Filed under: hiking, park, top-feature
A Hole of a View at Papago Park
Papago Park (map) is a hilly desert park covering over 1400 acres. Surrounded by Tempe and Scottsdale, Papago Park is the third jewel that makes up the family-friendly area next to the Desert Botanical Garden and the Phoenix Zoo.
The distinctive red sandstone geological formations of Papago Park were formed some 6-15 million years ago. A major landmark, Hole-in-the-Rock openings or holes eroded over time. There is some evidence that the Hohokam—a now-extinct aboriginal tribe that once lived in the Phoenix area—used the openings and sunlight to track the solstices.
The holes, called tafoni, in Hole-In-The-Rock were formed by water breaking up the minerals in the rock. Throughout the park, a thin veneer of sand and rock overlie a bedrock landform, with some areas worn away to reveal the outcropping of bedrock.
As you approach the formation, you see a large opening at the top, approximately 7 x 20 feet. You realize it’s a hole clearly because you see the blue sky surrounded by the red sandstone of the formation. When I saw an image of a person blocking parts of the sky, I knew that I was in the right place.
Free parking is located at the foot of the trail and the trail is only 6/10 of a mile winding behind the rock. As we made our way to the back of the rock it was a relief to see the man-made stairs made out of the earth leading up to the hole, making it the easiest trail I’ve ever hiked. When you climb the stairs to the top the rock levels out and you only have a few steps before you enter through the hole. But first, turn around and check out the view. In the distance is Camelback mountain to the north, Sky Song, ASU’s innovation center for businesses, to the east and an oasis with a fishing lagoon surrounded by tall palm trees on the south side of the park.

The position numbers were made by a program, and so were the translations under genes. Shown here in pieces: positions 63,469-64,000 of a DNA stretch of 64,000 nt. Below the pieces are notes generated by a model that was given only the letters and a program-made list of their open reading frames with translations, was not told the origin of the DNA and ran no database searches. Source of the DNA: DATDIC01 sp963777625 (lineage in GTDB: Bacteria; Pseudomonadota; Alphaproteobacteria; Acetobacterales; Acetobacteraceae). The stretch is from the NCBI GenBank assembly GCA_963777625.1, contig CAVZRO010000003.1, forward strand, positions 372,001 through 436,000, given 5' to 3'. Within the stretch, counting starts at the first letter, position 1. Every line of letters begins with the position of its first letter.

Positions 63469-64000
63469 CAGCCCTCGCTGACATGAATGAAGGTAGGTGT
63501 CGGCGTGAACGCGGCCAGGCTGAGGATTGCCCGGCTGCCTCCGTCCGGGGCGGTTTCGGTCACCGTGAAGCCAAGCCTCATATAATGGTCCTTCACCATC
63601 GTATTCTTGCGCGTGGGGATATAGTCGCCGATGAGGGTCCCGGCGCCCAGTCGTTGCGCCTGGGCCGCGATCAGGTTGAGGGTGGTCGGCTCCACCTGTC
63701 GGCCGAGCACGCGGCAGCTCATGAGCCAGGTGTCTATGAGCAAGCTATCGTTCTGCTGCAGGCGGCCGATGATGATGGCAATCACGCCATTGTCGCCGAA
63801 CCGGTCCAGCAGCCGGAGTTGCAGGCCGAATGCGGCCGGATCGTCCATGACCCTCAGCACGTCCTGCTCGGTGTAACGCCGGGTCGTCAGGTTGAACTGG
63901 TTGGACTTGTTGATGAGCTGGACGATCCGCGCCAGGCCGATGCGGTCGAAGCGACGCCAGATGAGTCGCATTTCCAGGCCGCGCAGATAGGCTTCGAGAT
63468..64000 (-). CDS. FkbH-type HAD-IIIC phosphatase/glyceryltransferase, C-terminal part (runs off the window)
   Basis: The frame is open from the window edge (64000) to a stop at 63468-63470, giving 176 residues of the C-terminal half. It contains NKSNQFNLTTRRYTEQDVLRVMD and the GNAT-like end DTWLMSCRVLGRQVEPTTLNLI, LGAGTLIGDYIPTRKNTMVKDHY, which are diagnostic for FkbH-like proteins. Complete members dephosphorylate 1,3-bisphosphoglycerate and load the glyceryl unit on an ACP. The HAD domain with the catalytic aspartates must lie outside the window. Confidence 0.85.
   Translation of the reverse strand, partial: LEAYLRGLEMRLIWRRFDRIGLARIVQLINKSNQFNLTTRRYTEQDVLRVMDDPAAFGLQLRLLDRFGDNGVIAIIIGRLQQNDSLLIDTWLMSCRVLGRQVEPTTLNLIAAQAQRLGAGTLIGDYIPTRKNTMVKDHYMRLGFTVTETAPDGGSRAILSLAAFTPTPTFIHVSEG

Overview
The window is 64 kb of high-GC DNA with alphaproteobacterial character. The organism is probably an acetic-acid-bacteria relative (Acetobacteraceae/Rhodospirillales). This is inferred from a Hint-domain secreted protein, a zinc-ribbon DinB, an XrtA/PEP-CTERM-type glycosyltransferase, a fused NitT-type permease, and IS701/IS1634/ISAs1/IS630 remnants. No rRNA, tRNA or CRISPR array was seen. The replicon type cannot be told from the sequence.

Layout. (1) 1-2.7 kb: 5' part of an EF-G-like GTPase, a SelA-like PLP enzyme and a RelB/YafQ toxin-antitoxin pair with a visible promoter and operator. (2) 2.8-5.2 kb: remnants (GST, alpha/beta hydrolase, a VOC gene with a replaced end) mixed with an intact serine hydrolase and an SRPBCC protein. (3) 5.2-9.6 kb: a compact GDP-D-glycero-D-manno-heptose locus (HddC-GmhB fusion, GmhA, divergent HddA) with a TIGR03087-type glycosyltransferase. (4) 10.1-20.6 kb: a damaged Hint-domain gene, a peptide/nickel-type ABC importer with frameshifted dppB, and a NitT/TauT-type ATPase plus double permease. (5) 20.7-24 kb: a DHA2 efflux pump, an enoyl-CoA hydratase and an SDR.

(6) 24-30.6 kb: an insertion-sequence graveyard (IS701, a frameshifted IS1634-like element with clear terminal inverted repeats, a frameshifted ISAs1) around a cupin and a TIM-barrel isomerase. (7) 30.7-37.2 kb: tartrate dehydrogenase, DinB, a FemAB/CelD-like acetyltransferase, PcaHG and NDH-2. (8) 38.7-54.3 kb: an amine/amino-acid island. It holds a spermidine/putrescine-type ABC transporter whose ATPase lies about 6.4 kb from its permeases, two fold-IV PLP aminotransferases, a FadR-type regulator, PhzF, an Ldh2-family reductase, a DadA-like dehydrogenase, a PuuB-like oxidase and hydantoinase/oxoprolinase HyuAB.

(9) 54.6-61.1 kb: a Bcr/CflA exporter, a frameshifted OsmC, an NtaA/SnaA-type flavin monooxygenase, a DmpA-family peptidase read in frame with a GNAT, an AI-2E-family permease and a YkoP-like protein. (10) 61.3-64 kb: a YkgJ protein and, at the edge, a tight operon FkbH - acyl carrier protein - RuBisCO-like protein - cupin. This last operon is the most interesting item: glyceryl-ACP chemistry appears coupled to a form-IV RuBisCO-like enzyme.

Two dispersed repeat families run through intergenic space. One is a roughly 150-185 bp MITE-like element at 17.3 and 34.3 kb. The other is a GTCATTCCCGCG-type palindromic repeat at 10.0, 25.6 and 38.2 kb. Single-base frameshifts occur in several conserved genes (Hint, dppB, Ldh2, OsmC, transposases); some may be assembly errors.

When you enter into the Hole-in-the-Rock you’re in a type of cave that has even more expansive views of downtown Phoenix. There are even man-made stairs for hikers to easily step into the cave. This is a great place for family outings; even young children found the hike easily accessible. I suggest you take a seat, relax and soak in the views.
A Park for Everyone
The park also features picnic areas, several small lakes, hiking trails, bicycle paths, a fire museum, and Hunt’s Tomb, the pyramidal tomb of Arizona’s first governor, George P. Hunt. The Tempe side of the park better known as Tempe Papago Park includes baseball and softball fields, picnic ramadas and a small lake.
Papago Golf Course a totally restored, revitalized historic course officially reopened in 2008. The course offers golfers of all levels a challenging course with wonderful views. I’ve heard great reviews of this new and improved course and winter prices (high season) are reasonable with $59 for Arizona residents and $99 for non residents.
If you go towards the “Hunt’s Tomb” area, look on the hill for Big Horned Sheep, just across the fence in the Phoenix Zoo. Other wildlife exist with cottontail rabbits, jackrabbits, rock squirrels, quail, flickers, and others running around the grounds.
A total of nine trails rating Easy to Easy/Moderate with Elliott Ramada Loop being the longest at 2.7 miles are a great place for a family hike or to hone your mountain biking skills.
A Little History
Papago Park was designated a reservation for the local Maricopa and Pima tribes of aboriginal Americans in 1879. It became the Papago Saguaro National Monument in 1914, but this status was abolished by Congress in 1930; divided amongst the state of Arizona, the city of Tempe, the Arizona National Guard, and the Salt River Project.
During WWII, the park housed a POW camp with as many as 3,100 prisoners from 1942 to 1944. It was also the site of the largest mass escape from any United States prison camp in World War II. The Great Papago Escape occurred on December 23, 1944 when a German U-Boat Captain and crew of 25 escaped using a 178-foot escape route and made their way to the Arizona desert. They quickly realized that they knew nothing about the landscape or climate and turned themselves back in. After the war it served as a VA hospital, then an Army Reserve facility. The state owned portion of the park was sold to the city of Phoenix in 1959 and an 18-hole championship golf course was built by the city in 1963.
Today, the park is utilized and enjoyed by many. It was even the finish line in the fourth season of the television show, The Amazing Race.
So, pack a picnic, bring your fishing pole and wear your hiking boots or cleats; Papago Park has something for everyone.
Photos from personal collection.